The 2013 Third Sector Expo

The 2013 Third Sector Expo

Policies should distinguish between negativity and offensiveness. Offensive comments, that denigrate, or are inflammatory should be immediately removed. Negative comments, however should be managed by seeking to engage the person that wrote the content. Try and engage the person outside of social media to prevent other comments. In particular, it is best to try and resolve the complaint in person or via the phone to remove the anonymity that social media provides. Resolving a complaint outside of social media will often lead to better outcomes and enable you to demonstrate the steps you undertook to reach a resolution.

Social media can deliver positive outcomes for an organisation, if it is linked to marketing objectives.

For example, if your goal is to raise donations, ensure that messages target prospective donors and that you encourage the sharing of content to reach their extended networks. If you are aiming to raise awareness, then promote stories that creative a narrative, outlining how your organisation achieves positive social or environmental outcomes.

Audio equipment was kindly provided by ConnectingUp. A version of the presentation with audio and slides is available through Youtube:

Or view the slides delivered to the 2013 Third Sector Expo

Thank you to the many participants who attended our presentation and for the discussion on Twitter.  A transcript of the Twitter conversation is available via Storify.

Third Sector Magazine: Activate your community through social media

By | Advice, Advice for Not-for-profit Organisations and Charities, News | No Comments

Third Sector Magazine has published our advice on engaging communities through social media. Alex will be discussing social media as a speaker at the Third Sector Expo on Monday the 15th of April, for details please visit www.thirdsectorevents.com.au.

The website Humanities 21 which is integrated with Facebook, Twitter and other social media tools

The website Humanities 21 which is integrated with Facebook, Twitter and other social media tools

Activate your community through social media

Is your organisation considering social media, but not sure where to start? Or has it recently created a Facebook page and Twitter feed only to be underwhelmed by the results? Syneka Marketing provides seven tips to help your organisation strengthen its social media presence and re-engage its communities online.

Know where to start

Social media is the collective name for a range of tools that enhance interactivity and discussion, such as Twitter, Facebook, LinkedIn, Google+ and Pinterest. Each of these tools has a slightly different purpose and audience, but they are all designed to encourage participation.

Know what you want to achieve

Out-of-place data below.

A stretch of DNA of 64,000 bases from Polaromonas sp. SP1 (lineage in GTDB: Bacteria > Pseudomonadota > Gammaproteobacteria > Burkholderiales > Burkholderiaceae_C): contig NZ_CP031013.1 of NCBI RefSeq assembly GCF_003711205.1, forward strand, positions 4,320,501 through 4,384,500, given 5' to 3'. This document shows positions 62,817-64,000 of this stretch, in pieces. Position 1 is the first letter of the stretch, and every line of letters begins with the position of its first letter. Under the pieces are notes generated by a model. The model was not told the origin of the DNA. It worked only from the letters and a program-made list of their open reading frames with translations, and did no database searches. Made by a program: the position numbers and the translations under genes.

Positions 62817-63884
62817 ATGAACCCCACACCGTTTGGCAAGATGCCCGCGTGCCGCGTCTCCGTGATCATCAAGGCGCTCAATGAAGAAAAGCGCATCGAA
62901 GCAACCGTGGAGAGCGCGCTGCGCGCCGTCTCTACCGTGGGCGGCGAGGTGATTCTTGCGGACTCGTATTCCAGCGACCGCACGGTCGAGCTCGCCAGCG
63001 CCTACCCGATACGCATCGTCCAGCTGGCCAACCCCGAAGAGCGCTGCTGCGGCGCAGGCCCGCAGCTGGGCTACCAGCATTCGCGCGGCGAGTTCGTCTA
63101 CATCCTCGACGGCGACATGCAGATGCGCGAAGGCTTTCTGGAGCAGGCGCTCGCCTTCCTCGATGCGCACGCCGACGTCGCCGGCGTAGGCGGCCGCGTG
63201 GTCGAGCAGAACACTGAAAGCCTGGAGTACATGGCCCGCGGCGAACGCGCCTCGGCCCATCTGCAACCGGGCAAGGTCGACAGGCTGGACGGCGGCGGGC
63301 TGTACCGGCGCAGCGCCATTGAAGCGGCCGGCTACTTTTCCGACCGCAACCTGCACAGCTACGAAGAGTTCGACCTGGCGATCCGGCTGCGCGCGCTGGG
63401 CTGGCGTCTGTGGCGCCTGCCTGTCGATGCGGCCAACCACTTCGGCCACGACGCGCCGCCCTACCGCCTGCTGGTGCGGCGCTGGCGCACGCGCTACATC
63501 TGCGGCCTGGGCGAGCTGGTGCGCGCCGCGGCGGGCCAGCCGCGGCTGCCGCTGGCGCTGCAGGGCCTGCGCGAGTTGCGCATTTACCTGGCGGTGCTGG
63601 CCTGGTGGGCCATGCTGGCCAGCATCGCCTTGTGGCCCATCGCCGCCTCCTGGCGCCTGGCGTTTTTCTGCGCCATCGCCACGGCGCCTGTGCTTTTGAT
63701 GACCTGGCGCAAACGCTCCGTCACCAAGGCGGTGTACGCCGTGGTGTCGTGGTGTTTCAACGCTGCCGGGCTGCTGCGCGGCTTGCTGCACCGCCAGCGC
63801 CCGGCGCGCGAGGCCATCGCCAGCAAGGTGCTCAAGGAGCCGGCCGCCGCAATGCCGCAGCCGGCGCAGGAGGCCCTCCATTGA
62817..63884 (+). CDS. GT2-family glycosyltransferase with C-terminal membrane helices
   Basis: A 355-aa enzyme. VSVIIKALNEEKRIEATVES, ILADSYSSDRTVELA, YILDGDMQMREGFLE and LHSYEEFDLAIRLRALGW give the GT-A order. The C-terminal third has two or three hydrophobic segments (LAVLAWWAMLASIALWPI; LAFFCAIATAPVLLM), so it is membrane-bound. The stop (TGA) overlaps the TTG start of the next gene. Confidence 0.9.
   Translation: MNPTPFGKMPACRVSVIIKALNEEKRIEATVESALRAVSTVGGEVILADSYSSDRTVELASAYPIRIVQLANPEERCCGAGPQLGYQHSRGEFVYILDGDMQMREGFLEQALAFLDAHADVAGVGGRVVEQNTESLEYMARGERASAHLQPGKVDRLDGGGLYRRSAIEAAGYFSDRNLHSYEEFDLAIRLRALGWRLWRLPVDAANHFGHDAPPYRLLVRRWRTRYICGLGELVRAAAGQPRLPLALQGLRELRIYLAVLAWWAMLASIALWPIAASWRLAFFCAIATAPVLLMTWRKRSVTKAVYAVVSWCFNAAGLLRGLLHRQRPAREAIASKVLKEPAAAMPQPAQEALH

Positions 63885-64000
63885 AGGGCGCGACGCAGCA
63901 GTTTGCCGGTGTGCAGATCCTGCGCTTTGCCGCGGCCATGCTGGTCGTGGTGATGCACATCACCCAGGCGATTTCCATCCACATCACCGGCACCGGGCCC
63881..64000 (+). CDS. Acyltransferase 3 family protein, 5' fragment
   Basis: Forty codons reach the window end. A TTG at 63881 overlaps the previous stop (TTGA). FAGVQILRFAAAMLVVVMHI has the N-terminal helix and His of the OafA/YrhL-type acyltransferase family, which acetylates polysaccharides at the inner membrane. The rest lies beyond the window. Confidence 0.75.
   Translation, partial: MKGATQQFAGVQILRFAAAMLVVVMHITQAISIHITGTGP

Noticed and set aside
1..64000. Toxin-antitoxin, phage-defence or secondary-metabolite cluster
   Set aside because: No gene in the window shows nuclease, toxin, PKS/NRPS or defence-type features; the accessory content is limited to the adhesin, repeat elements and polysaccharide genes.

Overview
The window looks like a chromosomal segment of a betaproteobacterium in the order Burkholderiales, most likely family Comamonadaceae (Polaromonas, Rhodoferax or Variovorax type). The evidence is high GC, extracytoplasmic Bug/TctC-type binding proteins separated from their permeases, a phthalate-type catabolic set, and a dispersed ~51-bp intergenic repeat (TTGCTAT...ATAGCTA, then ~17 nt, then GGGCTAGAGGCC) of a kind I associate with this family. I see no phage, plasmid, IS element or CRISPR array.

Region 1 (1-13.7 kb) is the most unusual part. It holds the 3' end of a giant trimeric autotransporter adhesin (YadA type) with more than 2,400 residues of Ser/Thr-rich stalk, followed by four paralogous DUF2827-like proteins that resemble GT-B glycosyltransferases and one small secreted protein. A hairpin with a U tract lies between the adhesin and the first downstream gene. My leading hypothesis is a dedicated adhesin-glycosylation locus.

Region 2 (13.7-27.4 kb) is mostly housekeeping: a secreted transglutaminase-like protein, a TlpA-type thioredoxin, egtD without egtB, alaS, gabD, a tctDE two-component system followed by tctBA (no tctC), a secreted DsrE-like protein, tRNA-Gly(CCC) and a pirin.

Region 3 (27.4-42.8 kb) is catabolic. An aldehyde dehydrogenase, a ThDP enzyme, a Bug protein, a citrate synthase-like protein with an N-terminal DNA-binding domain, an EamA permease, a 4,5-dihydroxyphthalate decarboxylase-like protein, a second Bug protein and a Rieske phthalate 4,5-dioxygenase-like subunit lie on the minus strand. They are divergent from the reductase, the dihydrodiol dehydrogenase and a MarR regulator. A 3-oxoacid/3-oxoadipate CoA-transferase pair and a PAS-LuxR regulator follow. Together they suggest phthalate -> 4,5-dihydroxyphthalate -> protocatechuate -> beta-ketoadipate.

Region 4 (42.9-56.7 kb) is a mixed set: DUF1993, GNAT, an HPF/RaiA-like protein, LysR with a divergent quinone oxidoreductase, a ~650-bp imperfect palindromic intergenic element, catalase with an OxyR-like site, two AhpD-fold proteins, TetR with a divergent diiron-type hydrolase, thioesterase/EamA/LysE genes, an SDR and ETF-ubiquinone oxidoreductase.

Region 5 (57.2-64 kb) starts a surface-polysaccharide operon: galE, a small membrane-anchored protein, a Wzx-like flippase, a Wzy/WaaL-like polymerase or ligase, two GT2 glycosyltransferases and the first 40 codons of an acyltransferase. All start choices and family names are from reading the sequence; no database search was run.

Success begins with strategy and this is no different for social media. Decide the specific outcomes you want to achieve from your social media efforts, such as:

  • Raising awareness
  • Encouraging volunteers
  • Increasing donations.

Once you know what you want to achieve, you can consider the messages and tools that can be used to promote these objectives.

Develop a social media policy

Social media policies help to identify the people who will have access to social media accounts and will be authorised to provide official announcements. Other individuals can respond to comments and interact, as well as support the authorised spokespeople.

Policies should enable board members, staff and volunteers to support the organisation’s social media presence.

Each social media tool has its own audience and key strengths.

Each social media tool has its own audience and key strengths.

Engage and interact

When creating a new social media account, encourage your members or supporters to follow your organisation. In addition, promote your social media presence through your website, newsletter and other communication tools. Undertaking initial promotion will ensure that you can build a network of followers that will assist in promoting your organisation. Follow similar organisations and encourage them to follow you.

Handle negativity

Negative comments should hopefully be kept to a minimum, but it’s important to have clear guidelines to manage any adverse commentary.

Make a clear distinction between negative and offensive comments and respond accordingly. Aim to engage directly with someone that has written a negative comment and suggest that you would like to follow up further. Try and engage the person through offline forms of contact, such as the telephone, so that you can discuss their concerns directly. Attempting to resolve the issue outside of the public realm will enable a more in-depth discussion.

If a comment is deemed to be offensive, it should be removed immediately as per your media and communications policy.

Integrate online tools

One of the great aspects of the web and social media is that messages can be integrated. You can automatically post updates from your website through to Facebook, Twitter and other social media tools. Integration ensures a consistent message while saving time by replicating content across your networks.

Integrating social media means you’ll have more time to foster and develop your community by providing a base level of communications.

Share content

Re-tweeting or sharing posts on Facebook indicates that the person supports your organisation and messages. The sharing of content is the online equivalent of word of mouth advertising and is a great way to extend your organisation’s networks.

Social media, like a website, needs to be kept up-to-date. An inactive presence is worse than having no presence, as the first question someone will ask is whether the organisation still exists.